COMICS: Gritty ’60s, lousy ’80s fuel super-powered noir
The Edmontonian’s 128-page graphic novel, featuring a gang of Rat Pack-style crooks in the 60s with “limited” superpowers, is on sale now, published by Rosencrantz Comics. There will be a local launch for the book Dec. 14 at Zenari’s, 10180 – 101 Street.
So what do 60s Rat Packers have to do with the 80s and Prodor? The 80s are big these days, which doesn’t surprise any of us. The ’60s were big in the ’80s, and the ’70s were big in the ’90s, and so it goes.
But there’s a different between how we love the 80s and how we loved the 60s, and that had a broad cultural impact, particularly on comic books: the latter had Vietnam, so even when we were nostalgic for it, we remembered there was another side to the coin that actually led to all that peace, love, understanding and vast marijuana consumption.
The 80s, on the other hand, are remembered via the filter of films like “Hot Tub Time Machine” and “Take Me Home Tonight”: everyone parties all the time, everyone loves the same iconic songs and everyone dresses in enough neon pastel to blind a Vegas chorus line of drag queens.
In reality, the ’80s made the stifling authoritarianism of the early ’60s seem like summer camp. The ’80s gave us “Just Say No” (to drugs, sex, education, unions, anything communal at all), “Greed is Good,” “Where’s the Beef.” So some of us remember the reality: the ’80s sucked.
Comics began to reflect that bleak, gritty outlook. If the ’80s hadn’t been so bleak, noir fiction might not have made a roaring comeback, with people rediscovering writers like Jim Thompson (The Grifters, The Getaway, The Killer Inside Me) and comic books recognizing an adult market, really for the first time.
Until the ’80s, comics were mostly kids’ stuff. The self-imposed Comics Code authority was used by the industry to censor itself, after McCarthy-style hearings in the 1950s into lurid and violent adult comics threatened the entire industry. But in the early ’80s, comics like “Swamp Thing”, “Cerebrus The Aardvark”, “Badger” and “Ronin” decided it was time to write comics for adults again.
And that’s how Edmonton’s Bob Prodor wound up a comic book artist and writer. He was in a local Guardian drugstore in Crestwood and he saw a copy of the Frank Miller-drawn “Wolverine” four-part mini-series on the comic book rack.
It was the first time Wolverine had been featured as a solo character, and he went to Japan, fought Samurai. “It’s like he was beckoning you, crouched down on that cover with three claws out in front. And that was it, right there: I was hooked.”
Miller became a big influence on Prodor; while he has his critics, Miller’s massive influence on the industry – from the Elektra saga in Daredevil, to Ronin, to the Dark Knight Returns, to Batman Year 1, to Sin City – has come because of his willingness to go dark and to discuss adult themes.
“People have said (Road to Ruin) would be in the same kind of area as Sin City, which I guess is an honest comparison, because I grew up reading Frank Miller. I really wanted that sort of punk attitude.”
Miller’s work was also a product of the decade in which he rose to prominence. The 80s were the decade of the Ayn Rand loving corporate sociopath, the Patrick Batemans of the world. Kids in the ’80s didn’t just smoke weed, they snorted enough coke and took enough speed and acid to lobotomize themselves; they inhaled deodorant and rubber cement through towels. They did anything they could to medicate the reality of the world away. Favorite 80s activity for any suburban kid over age 14? Smoking a joint and laughing at the “This is Your Brain on Drugs” commercial. It was a reaction to the shitty, non-empathetic, small-minded culture they were living in.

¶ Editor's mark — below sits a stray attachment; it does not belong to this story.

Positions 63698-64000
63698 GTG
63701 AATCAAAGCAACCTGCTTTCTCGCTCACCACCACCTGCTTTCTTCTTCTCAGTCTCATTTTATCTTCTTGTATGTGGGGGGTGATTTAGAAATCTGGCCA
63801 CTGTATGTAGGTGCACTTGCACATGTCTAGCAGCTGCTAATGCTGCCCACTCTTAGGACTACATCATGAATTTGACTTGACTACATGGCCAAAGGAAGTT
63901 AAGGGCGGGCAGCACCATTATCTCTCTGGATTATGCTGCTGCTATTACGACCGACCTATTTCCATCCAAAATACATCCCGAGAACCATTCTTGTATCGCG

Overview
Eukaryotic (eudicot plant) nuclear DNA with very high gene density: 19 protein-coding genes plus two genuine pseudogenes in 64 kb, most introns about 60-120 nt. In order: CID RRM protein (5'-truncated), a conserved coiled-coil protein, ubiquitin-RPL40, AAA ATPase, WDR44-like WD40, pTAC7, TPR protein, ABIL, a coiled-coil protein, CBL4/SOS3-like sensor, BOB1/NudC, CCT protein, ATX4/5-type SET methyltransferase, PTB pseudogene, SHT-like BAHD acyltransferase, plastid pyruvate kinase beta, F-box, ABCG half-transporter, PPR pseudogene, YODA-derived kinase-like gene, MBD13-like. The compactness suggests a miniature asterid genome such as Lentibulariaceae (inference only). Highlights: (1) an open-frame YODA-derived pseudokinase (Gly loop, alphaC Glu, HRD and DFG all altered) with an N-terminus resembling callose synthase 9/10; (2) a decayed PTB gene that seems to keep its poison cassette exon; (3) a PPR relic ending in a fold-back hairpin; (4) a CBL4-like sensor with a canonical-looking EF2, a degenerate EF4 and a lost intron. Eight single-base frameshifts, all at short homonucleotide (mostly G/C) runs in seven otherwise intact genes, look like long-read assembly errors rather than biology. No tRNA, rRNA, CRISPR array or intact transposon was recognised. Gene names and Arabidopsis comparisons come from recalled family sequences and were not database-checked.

Early on in Prodor’s book, there’s a particularly terrifying – near horrifying – scene. Without spoiling it, neither of the people in the scene seems menacing, but both are terrifying beneath their immediate exterior. Prodor felt the peril in which he’d placed a lead female character required getting permission from his girlfriend. It’s that intense.
His work has that kind of impact because even though his style verges towards the Robert Crumb/indie side, the amazing nuance he gives each character, particularly in facial expression, brings Road to Ruin to life. It was a different approach, treating the comic like a film with as many scenes as are required, instead of following the typical book formula of a limited number of panels.
“When it comes down to it, if all you’re doing is taking your inspiration from other comic books, you’re really not going to do anything new,” said Prodor. “If you look around at what people draw, you can tell who was into Image or who was into another line of books by how and what they draw. You can tell if a guy’s into Wildcat and Youngblood, or Spawn, or whatever. You can see it a mile away if you let yourself be influenced like that. It gets a bit ridiculous; I mean, how much of that stuff do people need?”
Of course, promoting indie work is still a slog with which many artists struggle, and Prodor admits he’s no different. The book has international distribution through Bayeux Arts, but he doesn’t know yet how many stores will pick it up or how it will do; there have been some positive reports already, but he knows it’s a good thing the 128-pager is a labor of love. “It’s hard to blow your own horn, I find. And you really have bug people over and over, which is uncomfortable for a lot of people.”
He’s getting some support from local music legend Corb Lund. Lund is a fan of Prodor’s and worked with the artist on his Western Tales comic a few years ago. Now Lund has let Prodor use his song “Your Game Again” for a short promo film for the book.
“James (Davidge, his collaborator) suggested it and as soon as he said it, I knew it was perfect. It just fit.”
– when he’s not writing for Gig City, LH Thomson writes crime fiction.